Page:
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Second-Order Thinking

Last updated: 4 April 2023

Second-Order Thinking illustration
Consider the long-term effects of a decision

Second-order thinking is a concept used by strategic thinkers and philosophers to consider problems and situations from different perspectives. It goes beyond the first-order questions of what, why, and how to consider if and when. This type of thinking helps us anticipate future events and evaluate complex situations for better decision-making.


Second-order thinking is an idea proposed by philosopher Alfred North Whitehead in his 1929 book Process and Reality. He suggested that philosophy should focus on second-level questions like “What is the relationship between two things?” rather than just focusing on first-level questions like “What are the properties of each thing?” Whitehead believed this thinking would foster more productive conversations on topics like religion, ethics, art, and science.

How it works

Second-order thinking is about taking a step back from a situation or problem to look at it from different angles. It starts with recognizing that there are multiple points of view and then considering what each perspective might be. For example, when faced with an ethical dilemma, second-order thinking allows us to consider our moral standards and those who may be affected by our decisions.

How to use it

When using second-order thinking, it’s essential to understand both sides of an argument before making decisions. You can gather information from multiple sources, ask questions that challenge your assumptions, and consider potential consequences before jumping into action. Additionally, it’s essential to be open-minded when using second-order thinking so you can see all sides of an issue without bias getting in the way.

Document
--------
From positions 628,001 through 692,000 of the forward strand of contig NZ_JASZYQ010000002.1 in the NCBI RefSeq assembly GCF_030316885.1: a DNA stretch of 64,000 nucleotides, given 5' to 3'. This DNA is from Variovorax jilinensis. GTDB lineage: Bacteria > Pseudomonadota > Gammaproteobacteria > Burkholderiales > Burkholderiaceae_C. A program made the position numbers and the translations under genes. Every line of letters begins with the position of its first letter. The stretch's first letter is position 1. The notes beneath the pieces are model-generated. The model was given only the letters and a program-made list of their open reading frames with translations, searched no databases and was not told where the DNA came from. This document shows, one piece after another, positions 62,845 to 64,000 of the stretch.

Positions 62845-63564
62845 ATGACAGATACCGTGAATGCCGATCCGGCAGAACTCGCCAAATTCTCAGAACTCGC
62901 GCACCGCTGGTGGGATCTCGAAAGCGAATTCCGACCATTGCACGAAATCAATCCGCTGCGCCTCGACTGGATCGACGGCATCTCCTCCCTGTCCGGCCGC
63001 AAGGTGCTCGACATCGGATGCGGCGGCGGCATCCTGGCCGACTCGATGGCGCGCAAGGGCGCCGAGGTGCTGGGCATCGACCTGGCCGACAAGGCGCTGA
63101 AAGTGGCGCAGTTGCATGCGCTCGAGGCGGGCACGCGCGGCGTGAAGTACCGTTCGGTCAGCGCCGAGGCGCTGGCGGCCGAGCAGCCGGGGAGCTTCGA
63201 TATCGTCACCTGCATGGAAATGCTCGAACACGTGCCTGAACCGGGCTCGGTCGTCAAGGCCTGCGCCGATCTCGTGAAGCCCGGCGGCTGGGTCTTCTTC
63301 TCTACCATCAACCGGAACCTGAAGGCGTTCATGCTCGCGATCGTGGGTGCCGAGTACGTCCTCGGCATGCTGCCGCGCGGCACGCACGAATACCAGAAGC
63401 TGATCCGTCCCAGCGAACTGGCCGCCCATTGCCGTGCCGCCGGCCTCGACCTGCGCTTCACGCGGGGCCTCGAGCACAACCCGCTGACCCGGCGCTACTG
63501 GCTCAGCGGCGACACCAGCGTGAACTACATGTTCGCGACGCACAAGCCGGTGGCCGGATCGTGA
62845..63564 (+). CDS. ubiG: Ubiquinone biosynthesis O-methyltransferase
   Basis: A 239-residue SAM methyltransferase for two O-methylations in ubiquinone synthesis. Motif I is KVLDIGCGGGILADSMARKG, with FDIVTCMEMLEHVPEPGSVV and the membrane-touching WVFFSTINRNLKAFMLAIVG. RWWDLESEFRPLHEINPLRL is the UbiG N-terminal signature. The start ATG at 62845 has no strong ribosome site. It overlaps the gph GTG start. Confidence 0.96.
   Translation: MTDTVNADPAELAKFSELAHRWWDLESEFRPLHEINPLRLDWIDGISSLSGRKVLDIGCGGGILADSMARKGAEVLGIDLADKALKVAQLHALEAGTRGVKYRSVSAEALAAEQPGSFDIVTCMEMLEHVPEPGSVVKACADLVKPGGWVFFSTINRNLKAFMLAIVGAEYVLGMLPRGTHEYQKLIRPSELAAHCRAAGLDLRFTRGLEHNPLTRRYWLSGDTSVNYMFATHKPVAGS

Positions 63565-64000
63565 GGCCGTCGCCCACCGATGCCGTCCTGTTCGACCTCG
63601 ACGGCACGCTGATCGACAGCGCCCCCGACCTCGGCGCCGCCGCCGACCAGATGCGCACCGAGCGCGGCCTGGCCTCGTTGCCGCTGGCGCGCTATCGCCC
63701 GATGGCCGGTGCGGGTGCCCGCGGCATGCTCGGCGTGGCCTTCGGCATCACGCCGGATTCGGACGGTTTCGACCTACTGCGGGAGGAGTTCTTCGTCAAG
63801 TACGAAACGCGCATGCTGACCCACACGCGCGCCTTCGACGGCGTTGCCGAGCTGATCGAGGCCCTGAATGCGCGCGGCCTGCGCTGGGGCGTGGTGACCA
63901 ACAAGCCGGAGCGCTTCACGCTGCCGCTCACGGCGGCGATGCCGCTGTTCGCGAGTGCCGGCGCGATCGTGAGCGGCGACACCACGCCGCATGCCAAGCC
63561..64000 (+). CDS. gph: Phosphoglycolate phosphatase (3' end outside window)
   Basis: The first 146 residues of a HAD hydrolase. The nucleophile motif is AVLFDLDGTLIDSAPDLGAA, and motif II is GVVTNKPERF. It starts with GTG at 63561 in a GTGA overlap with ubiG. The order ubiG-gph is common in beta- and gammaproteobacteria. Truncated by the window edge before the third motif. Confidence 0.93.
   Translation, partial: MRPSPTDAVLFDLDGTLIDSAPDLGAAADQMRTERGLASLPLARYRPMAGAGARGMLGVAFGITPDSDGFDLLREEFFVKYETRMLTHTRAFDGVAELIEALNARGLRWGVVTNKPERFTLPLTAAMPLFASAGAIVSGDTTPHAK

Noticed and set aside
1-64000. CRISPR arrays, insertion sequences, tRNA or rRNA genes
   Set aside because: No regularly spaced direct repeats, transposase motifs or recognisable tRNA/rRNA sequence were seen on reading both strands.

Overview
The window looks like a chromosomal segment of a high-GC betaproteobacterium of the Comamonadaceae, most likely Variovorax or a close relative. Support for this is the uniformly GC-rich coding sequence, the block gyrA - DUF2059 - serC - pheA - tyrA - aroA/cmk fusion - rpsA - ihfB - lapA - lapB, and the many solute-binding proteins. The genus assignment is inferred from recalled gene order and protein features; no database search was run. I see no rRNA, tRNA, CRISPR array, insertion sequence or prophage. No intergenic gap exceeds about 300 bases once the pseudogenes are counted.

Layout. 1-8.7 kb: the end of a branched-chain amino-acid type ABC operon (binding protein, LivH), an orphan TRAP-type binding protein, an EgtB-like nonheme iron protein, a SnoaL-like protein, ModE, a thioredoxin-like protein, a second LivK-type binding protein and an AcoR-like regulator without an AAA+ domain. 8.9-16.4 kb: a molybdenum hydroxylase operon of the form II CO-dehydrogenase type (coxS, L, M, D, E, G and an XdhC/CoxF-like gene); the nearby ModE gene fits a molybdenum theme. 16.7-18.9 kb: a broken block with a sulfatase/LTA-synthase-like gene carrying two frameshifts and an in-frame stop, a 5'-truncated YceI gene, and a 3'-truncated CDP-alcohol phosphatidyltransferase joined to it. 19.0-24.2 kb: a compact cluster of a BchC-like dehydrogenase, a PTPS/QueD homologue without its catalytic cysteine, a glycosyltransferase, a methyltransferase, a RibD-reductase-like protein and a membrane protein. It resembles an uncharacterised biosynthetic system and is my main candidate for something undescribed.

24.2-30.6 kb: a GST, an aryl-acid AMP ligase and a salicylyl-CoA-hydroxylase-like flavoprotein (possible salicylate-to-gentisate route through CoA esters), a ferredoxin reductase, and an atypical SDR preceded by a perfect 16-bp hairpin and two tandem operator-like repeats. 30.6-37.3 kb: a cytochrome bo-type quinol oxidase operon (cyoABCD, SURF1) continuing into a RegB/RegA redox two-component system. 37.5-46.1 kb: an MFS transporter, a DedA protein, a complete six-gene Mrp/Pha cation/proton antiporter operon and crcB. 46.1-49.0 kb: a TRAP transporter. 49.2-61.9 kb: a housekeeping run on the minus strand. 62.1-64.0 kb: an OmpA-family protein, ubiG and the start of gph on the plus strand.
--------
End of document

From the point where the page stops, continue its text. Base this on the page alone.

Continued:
A great example of second-order thinking is Howard Marks’ strategy for investing in the stock market. Marks believes that investors should go beyond simply looking at the current price of a stock before investing; they should also consider factors like economic trends, sector performance, expected growth rates, and competition within the industry. By taking a step back from their immediate decisions, investors can make more informed choices about where to invest their resources for maximum returns over time.

Another example is in medical ethics when doctors have tough decisions about life-or-death treatments for their patients. A doctor practicing second-order thinking would consider patient autonomy, potential benefits vs. risks, and societal values when making decisions instead of clinical evidence alone.


  • Second-order thinking takes an issue or problem beyond its surface-level components by considering multiple points of view.
  • Gather information from multiple sources before making decisions.
  • Be open-minded and consider potential consequences.


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